David Mort’s latest book Voodoo Child now available on Kindle

David Mort’s latest book “Voodoo Child” is available now from the Kindle Book Store. You may be interested in it as it covers the evolution of the blues and rock.

One of rock music’s more iconic images is that of Jimi Hendrix onstage at the Monterey Pop Festival in ’67, kneeling over the remains of his burning guitar after his performance of “Wild Thing.” He was beckoning the flames to rise as if summoning up demons and dragons from hell, which is what several fans described as witnessing after ingesting “Monterey Purple,” a strain of LSD concocted especially for the event.

Thirty years earlier, a bluesman by the name of Robert Johnson supposedly made a pact with the Devil at the crossroads in return for becoming an Ace” on the guitar. So perhaps Jimi had made a similar pact as both their souls were claimed at the age of 27. And before Robert there was another “Ace” named Charlie Patton who, like Jimi, could play the guitar behind his back, above his head and with his teeth. And before Jimi there was T Bone Walker who performed in a similar fashion. And as these three musicians were African Americans with Cherokee ancestors, perhaps they’d inherited an added spiritual dimension.

By the time Robert Johnson made his supposed pact however, the myth was already as old as the hills. The fact is that most blues musicians were itinerants who’d chosen a life on the road over a mundane, family or domestic existence, leading loved ones to conclude they were dancing to the devil’s tune.

For the purposes of my story, which traces the evolution of blues, r n b, soul and rock n roll from the Mississippi flood of ’27 to the deaths of Hendrix, Janis Joplin and Jim Morrison, all such talented musicians, those deemed “Aces” “Kings” or “Queens,” had made similar pacts with the devil. Artists such as Buddy Holly, Bessie Smith, Eddie Cochran, Billie Holiday, Sam Cooke and Otis Redding, who when their respective souls passed over, often after meeting a violent death at an early age, could be claimed to play for the “ARKestra Paradiso.”

This “ARKestra,” so called because it boasts two players per instrument, performs in a room whose walls are made of a membrane fashioned from tightly stretched goat skin or vellum. Therefore, it can pick up on sound waves travelling through air and water. This room is situated in an old slave ship named “the Paradiso” which floats on a giant underground lake, so can detect vibrations through its wood, taut ropes or sheets, and surroundings. This lake is in a giant cavern known as the Orpheus chamber, situated deep inside a mountain, home to stalactites, stalagmites and crystalline, flower like structures named anthodites, which also pick up on vibrations passing through rock. Consequently, these musicians are performing in a closed environment that resonates like a gigantic bell, thereby creating a wall of sound.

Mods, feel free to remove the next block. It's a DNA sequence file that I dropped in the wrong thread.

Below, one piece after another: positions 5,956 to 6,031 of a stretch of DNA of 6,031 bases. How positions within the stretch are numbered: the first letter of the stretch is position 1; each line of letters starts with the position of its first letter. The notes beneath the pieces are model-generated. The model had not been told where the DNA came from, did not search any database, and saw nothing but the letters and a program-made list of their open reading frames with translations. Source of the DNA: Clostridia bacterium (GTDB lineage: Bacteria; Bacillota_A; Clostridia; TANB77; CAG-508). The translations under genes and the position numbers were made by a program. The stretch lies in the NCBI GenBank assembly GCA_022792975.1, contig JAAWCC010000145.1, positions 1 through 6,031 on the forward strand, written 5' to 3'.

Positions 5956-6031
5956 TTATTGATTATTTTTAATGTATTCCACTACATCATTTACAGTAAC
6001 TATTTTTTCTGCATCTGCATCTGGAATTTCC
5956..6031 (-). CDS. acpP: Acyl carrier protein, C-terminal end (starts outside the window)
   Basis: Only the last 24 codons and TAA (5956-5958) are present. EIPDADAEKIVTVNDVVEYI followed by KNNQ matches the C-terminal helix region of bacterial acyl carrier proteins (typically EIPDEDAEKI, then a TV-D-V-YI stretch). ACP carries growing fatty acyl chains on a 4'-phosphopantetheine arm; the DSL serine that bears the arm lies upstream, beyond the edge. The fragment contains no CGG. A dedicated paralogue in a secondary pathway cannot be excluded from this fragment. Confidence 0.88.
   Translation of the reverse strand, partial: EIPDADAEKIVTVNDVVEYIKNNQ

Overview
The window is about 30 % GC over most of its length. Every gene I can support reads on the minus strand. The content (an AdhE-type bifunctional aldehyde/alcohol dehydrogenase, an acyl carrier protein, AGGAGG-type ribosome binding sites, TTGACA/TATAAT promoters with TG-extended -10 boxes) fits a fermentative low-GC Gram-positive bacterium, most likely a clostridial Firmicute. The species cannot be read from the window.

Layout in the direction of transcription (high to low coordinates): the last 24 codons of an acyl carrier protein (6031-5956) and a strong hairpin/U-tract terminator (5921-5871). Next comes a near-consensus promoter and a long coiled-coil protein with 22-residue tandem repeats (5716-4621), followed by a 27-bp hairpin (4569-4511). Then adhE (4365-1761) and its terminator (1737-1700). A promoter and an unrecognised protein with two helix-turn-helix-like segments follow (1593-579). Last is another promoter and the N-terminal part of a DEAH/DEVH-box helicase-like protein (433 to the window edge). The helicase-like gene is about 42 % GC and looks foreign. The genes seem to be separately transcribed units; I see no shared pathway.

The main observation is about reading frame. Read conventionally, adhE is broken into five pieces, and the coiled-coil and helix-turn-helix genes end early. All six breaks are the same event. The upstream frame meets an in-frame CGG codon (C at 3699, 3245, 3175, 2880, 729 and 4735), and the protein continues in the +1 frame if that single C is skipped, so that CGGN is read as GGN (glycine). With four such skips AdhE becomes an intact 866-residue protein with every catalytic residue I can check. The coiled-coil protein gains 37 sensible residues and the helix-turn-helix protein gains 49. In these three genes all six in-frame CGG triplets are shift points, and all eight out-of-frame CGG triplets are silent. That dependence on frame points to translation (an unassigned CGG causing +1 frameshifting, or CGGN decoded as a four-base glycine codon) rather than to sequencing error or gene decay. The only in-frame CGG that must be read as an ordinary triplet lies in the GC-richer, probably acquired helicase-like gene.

The “ARKestra” is composed of pairs of those musicians deemed “Aces,” “Kings” or “Queens,” plucked from the flood of misery that segregation created to help change the New World for the better. They mentor and sympathetically resonate with musicians still alive, and working through their performances and recordings, seek to create a new vibe called the “big beat,” woven from different strands of music.

The old slave ship, “Paradiso,” is also home to the largest record repository in the world. Known as the “ARKhive,” it comprises two copies of all the recordings ever made in the New World, arranged year by year in the aisles of the original slave hold.

David Mort

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